Choosing a Quality Kitchen

by Stacey Sheppard in Kitchens

The kitchen really is the heart of the home – it probably seems like a cliché as the expression is somewhat overused but nevertheless in most households, it’s true.

With this in mind it’s worth investing in a good quality kitchen that comes in at the top end of your budget. Not only is it the social hub for most families but it is also a key selling point when looking to move on.

Image: Bespoke kitchen in Highgate by Tim Moss

Bespoke is best

Tim Moss is a sought after kitchen and furniture designer and he recommends choosing a bespoke kitchen when looking for real quality. ‘With total freedom from the restraints of mass production, the design is tailor made for the space and to exacting standards of craftsmanship,’ he says. ‘When buying a genuinely bespoke kitchen the overall quality of design and build should be of the highest standard. A badly designed kitchen will not look nice, feel nice or work well.’

Image: Plain framed kitchen with tulip wood doors by Tim Moss

Consult past clients

In order to ensure that you are getting the most for your money Blanca Sanchez, Director of Halo Design Interiors, says: ‘Getting to know your local kitchen companies can be a useful way of ensuring that you get value for money and a good service, as it is in their interest to ensure that they maintain a good reputation locally. She also suggests asking to speak to recent clients that they have completed kitchens for.

Choose materials that last

For Sanchez, good design is at the core of a quality kitchen followed by good materials. ‘Do not underestimate the value of a good worktop,’ she says. ‘It is a key element in the look and practicality of a kitchen. Quartz worktops, such as Caesarstone offer a vast variety of colours, beating stone in terms of evenness of finish and also hardiness.’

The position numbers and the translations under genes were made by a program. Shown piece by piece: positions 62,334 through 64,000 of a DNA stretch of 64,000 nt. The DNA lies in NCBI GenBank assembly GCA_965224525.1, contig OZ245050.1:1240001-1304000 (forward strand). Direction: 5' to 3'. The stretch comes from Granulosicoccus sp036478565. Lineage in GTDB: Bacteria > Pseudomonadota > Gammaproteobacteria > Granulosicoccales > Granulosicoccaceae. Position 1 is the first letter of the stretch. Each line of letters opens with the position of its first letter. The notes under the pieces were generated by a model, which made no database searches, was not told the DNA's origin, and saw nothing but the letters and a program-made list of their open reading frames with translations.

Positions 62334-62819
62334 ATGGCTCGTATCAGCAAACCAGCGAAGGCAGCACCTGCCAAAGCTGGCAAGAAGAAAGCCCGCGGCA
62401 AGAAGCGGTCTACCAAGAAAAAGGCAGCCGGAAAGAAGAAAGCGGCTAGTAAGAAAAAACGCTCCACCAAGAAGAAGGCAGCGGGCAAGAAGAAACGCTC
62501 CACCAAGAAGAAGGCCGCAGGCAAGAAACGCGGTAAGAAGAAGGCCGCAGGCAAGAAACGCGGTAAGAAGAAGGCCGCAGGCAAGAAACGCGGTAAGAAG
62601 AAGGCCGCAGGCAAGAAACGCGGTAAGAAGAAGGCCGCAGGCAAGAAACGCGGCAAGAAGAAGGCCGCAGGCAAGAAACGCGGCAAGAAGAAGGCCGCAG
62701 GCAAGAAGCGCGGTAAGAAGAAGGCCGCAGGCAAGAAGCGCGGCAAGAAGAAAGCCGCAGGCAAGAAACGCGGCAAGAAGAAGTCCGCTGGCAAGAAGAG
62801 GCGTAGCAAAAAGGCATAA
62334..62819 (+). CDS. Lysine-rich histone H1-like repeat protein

Read expert advice on using natural stone in your kitchen

Quartz is a popular material choice for Moss too but when it comes to the carcasses he uses veneered blockboards as he says this is a far superior material to MDF or chipboard. For door frames and framing however he prefers to use solid wood (usually Liriodendron tulipifera) and says that if you use good quality wood you can expect the kitchen to last a lifetime.

Image: Curved bespoke kitchen in Muswell Hill by Tim Moss

Feel the quality

Most designers agree that you should not to be afraid to touch and feel the products that you are considering using. Interior designer Kia Sunda does this when choosing hardware. She says: ‘Firstly it is really important to make sure that draw box mechanisms work smoothly and consistently throughout the kitchen. My best way of checking this is to fiddle. I go through the showroom and open everything. I will close it roughly and pull it open quickly to find out if it still runs smoothly or if it slams.’ Moss agrees with the importance of touch and says: ‘There are nearly always cheap alternatives but when you hold the real thing and its cheap counterpart the choice becomes obvious.’

Light the space

Lighting should not be underestimated in the kitchen. ‘Lighting can make or break a design,’ says Moss, explaining that this is sometimes trickier in a kitchen where you need strong task lighting as well as softer ambient light. ‘It’s important to have directional lights in the ceiling and pendants above an island and dining table enhance the overall feel.’ Anita Kohn of Living in Space recommends the use of LED lighting under wall cabinets and at skirting plinth level to create a great feature.

Image: Contemporary kitchen in Belsize Park from Living in Space

There really is no substitute for quality and the only way to guarantee a well-crafted, long lasting and durable kitchen design is to invest wisely and choose the best components that your budget will allow.


Tim Moss Kitchens –

Halo Design Interiors –

Kia Designs  –

Living in Space –

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